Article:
“Religious pluralism” here means believing that the teachings of the different religions are just variations of some “universal truth”… like John Hick did, for example.

Surely religious pluralists want to exclude Jim Jones, the Order of the Solar Temple, Aum Shinrikyo, the Branch Davidians, Heaven's Gate, etc., from this?

Maybe it's the violence and destruction which are the marks here… but religions exist, which do not stand out as violent or destructive, yet are extremely “off” compared to the mainstream denominations: Wicca, Setianism, Gnosticism, Sōtō-Zen, etc..

AFAIK Sōtō-Zen doesn't make any metaphysical assertions – how can a teaching that amounts to nothing be a variation of an universal truth?

Or, how can believing in an evil creator god – as in certain variants of Gnosticism – not fundamentally contradict with believing in a benevolent supernatural cause of the Universe (as in the Abrahamic religions and Hinduism)? That is, far more fundamentally contradict than Buddhism does, which is agnostic about the cause of the Universe?

Or, how can striving for self-deification – as in Setianism – not open up an unbridgeable chasm to mainstream theistic religions?

Since it seems that religious pluralists necessarily have to be exclusionary, too, how do they decide on the criteria for exclusion? Certainly it can't be just about popularity…

  • This seems very broad. I wonder who is forcing them to decide one way or the other on such an issue? I can see them getting along fine without bothering to answer such a question. Apr 9, 2018 at 1:27
  • 2
  • But what can we count as religion when we are saying about religious pluralism?
    – rus9384
    Apr 9, 2018 at 10:01
  • 2
    No. There are religious pluralists, usually panpsychists, who don't exclude those people. Evil is an aspect of reality in most religions, and it is a power that one might choose to worship in its own right. If religion is the psychology of God, and our mind is analogous to his, then He has his own mental problems, and they are just as divine as any other aspect of Him.
    – user9166
    Apr 9, 2018 at 10:12

1 Answer 1


There are two possibilities for religious pluralism

1 All religions are variations on some universal truth.

2 Some religions are variations on some universal truth.

Neither of these commits one to specifying what the universal truth is. 1 implies 2 but 2 does not imply one - I guess we can all see that. 1 and 2 can both be true or 2 could be true and 1 false. But all this is mental chess - vacuous unless the claims are given substance by specifying (to some level of detail) what the universal truth is.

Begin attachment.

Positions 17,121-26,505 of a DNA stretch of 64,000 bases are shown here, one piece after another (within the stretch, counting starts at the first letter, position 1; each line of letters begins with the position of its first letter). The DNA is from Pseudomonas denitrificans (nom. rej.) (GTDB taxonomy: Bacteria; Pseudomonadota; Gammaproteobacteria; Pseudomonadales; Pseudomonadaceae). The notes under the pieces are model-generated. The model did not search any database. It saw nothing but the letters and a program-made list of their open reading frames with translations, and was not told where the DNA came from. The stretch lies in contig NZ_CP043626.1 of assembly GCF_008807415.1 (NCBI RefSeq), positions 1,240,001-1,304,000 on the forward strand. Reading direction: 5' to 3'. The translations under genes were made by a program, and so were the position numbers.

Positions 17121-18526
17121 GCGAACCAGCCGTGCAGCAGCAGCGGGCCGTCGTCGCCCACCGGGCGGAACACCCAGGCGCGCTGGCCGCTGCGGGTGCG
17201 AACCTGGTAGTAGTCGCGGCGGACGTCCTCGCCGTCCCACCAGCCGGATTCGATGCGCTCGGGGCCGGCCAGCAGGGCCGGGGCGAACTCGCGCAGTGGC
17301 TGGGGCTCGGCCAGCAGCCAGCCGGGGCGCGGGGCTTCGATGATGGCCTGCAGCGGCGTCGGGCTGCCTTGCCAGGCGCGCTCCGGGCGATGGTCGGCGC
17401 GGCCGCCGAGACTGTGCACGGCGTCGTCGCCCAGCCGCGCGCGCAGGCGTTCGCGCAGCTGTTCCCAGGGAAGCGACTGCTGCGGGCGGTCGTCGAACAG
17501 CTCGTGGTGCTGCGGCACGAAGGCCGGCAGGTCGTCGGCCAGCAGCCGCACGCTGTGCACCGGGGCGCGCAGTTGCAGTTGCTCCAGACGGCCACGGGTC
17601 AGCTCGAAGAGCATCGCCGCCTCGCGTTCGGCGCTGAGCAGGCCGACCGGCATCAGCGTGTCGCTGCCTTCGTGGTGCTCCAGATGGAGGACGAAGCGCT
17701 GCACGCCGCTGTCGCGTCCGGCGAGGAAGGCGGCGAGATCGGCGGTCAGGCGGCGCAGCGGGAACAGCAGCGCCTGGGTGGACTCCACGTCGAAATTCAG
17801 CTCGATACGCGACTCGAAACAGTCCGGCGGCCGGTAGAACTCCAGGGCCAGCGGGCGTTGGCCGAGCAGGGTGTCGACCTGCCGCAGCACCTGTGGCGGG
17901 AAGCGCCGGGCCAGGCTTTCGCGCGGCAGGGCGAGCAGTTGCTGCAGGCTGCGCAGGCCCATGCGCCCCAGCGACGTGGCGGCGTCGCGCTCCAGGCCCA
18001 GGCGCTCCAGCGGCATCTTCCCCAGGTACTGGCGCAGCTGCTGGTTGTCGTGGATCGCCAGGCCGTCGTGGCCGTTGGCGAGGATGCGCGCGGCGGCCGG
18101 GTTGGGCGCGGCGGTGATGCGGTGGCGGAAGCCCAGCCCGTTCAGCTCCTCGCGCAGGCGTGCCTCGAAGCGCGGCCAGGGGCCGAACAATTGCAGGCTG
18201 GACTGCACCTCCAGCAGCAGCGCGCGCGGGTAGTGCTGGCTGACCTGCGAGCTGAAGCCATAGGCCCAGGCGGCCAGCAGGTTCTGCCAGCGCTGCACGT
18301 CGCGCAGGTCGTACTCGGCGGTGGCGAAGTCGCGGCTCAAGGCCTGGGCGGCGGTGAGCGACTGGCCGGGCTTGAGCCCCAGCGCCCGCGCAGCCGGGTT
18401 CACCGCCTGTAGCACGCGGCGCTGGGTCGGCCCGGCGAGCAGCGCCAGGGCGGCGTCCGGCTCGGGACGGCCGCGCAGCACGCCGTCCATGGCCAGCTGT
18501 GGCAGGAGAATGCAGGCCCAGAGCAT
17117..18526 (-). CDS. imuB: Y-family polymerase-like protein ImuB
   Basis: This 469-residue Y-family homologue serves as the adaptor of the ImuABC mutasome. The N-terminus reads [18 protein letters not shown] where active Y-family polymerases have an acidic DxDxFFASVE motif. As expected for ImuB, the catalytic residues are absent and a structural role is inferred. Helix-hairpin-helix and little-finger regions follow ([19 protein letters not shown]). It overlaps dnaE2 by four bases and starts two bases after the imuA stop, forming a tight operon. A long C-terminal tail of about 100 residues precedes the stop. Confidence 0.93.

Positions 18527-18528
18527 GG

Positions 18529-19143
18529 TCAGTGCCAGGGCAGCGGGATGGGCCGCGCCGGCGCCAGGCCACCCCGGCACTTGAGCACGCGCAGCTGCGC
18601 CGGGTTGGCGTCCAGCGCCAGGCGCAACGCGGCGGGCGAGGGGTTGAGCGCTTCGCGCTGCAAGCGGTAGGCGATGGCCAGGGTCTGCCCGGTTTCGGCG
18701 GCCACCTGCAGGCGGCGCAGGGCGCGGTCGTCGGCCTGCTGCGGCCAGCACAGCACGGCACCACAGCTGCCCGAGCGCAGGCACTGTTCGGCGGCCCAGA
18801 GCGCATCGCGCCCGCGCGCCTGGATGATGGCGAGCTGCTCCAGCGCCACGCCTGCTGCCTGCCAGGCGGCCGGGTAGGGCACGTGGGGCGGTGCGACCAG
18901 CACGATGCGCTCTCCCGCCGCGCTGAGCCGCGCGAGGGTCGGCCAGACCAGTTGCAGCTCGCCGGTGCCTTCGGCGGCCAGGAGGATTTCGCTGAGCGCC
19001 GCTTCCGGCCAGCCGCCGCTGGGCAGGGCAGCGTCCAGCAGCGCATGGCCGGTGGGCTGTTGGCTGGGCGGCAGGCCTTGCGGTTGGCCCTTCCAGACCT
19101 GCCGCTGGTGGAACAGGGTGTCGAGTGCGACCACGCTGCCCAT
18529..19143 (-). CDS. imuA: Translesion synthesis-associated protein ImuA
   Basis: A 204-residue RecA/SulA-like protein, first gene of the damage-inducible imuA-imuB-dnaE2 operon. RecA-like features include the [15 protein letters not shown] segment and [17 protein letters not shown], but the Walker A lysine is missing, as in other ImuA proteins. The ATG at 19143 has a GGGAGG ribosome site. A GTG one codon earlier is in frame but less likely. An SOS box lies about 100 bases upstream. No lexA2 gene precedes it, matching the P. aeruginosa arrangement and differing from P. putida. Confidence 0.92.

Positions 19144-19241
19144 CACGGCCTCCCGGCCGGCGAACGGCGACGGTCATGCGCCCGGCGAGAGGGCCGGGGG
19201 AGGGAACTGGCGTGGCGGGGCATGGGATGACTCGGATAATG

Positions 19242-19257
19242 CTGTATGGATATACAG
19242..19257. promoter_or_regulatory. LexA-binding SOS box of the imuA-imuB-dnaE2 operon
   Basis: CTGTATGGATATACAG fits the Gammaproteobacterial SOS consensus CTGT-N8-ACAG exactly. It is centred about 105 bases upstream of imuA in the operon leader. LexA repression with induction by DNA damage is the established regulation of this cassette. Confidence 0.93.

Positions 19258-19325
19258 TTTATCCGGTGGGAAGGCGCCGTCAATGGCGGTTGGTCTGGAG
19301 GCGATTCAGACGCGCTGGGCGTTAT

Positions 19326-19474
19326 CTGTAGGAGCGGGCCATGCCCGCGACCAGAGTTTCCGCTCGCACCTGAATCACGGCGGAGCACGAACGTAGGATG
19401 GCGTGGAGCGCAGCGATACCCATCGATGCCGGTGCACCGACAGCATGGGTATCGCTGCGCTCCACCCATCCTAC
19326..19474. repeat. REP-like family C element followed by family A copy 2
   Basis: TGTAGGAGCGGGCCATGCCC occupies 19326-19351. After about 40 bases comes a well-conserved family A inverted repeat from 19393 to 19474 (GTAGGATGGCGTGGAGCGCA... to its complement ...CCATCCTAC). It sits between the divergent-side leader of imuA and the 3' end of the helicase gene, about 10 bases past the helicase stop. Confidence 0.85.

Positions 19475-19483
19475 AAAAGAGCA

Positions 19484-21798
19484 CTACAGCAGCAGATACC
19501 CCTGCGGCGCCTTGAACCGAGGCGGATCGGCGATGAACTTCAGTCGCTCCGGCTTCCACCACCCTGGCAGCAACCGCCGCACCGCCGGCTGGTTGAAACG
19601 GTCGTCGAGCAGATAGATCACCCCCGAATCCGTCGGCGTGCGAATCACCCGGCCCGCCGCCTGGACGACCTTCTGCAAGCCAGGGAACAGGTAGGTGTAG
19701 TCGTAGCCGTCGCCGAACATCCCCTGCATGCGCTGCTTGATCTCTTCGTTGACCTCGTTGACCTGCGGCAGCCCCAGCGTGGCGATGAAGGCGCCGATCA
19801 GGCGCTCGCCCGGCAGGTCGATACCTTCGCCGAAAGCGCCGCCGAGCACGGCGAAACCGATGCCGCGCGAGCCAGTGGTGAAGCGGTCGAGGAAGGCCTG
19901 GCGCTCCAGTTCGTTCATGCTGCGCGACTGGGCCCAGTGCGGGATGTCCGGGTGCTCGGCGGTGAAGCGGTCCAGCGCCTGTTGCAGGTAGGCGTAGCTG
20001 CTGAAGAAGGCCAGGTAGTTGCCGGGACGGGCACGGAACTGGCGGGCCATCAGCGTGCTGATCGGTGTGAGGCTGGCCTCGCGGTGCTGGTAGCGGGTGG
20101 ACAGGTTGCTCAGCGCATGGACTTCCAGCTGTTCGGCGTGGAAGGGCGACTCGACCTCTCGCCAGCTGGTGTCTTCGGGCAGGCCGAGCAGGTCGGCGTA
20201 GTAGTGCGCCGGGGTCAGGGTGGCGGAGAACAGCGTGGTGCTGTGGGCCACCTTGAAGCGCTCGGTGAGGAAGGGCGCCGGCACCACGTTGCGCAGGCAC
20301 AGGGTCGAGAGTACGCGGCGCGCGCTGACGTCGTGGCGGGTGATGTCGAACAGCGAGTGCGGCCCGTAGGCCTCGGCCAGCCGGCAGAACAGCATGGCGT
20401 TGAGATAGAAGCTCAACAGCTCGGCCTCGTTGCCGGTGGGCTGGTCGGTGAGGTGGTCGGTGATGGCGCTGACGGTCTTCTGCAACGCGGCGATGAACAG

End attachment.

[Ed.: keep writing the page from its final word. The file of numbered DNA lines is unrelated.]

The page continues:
So :

3 All religions are variations on some universal truth, namely X.

4 Some religions are variations on some universal truth, namely X.

It is unlikely, given the candidates, that all religions are variations on X. It's possible but (a) the prima facie evidence is against it, as your examples show, and (b) on what grounds is 3 based ? It's a bare, unevidenced claim as it stands. Is it supposed to be known a priori ? But let it stand : The religious pluralist of type-3 must in consistency exclude no religions since they are all variations on X.

If only some religions are variations on some universal truth, namely X, then all other religions, which are not variations on X, can be excluded.

But then, what does 'excluded' mean ? Not recognised as being religions ? Or not tolerated as religions ? They could still be tolerated as something else, as philosophies of life or Weltanschauungen.

There is a conceptual possibility, I think, that all religions might be accepted as variations on some universal truth, X, but not acceptable in the form their variation takes. If 'X' is, for the sake of argument, 'There is a loving God', a religion that interpreted this as meaning that there is a loving God who loves only some of God's creation, hates others (identifiable in a certain way) and requires those whom God loves to destroy the hated, then one might well draw the line at tolerating this form of variation of the the universal truth.

All of which suggests that the universal truth which some or all religions are taken to be variations of, needs to be specified to a greater degree of detail than 'There is a loving God'. My guess would be that as the detail accumulates the supposed consensus of all religions as variations on some universal truth would thin out to implausibility. But this is only a guess; I don't claim to know it.


You must log in to answer this question.

Not the answer you're looking for? Browse other questions tagged .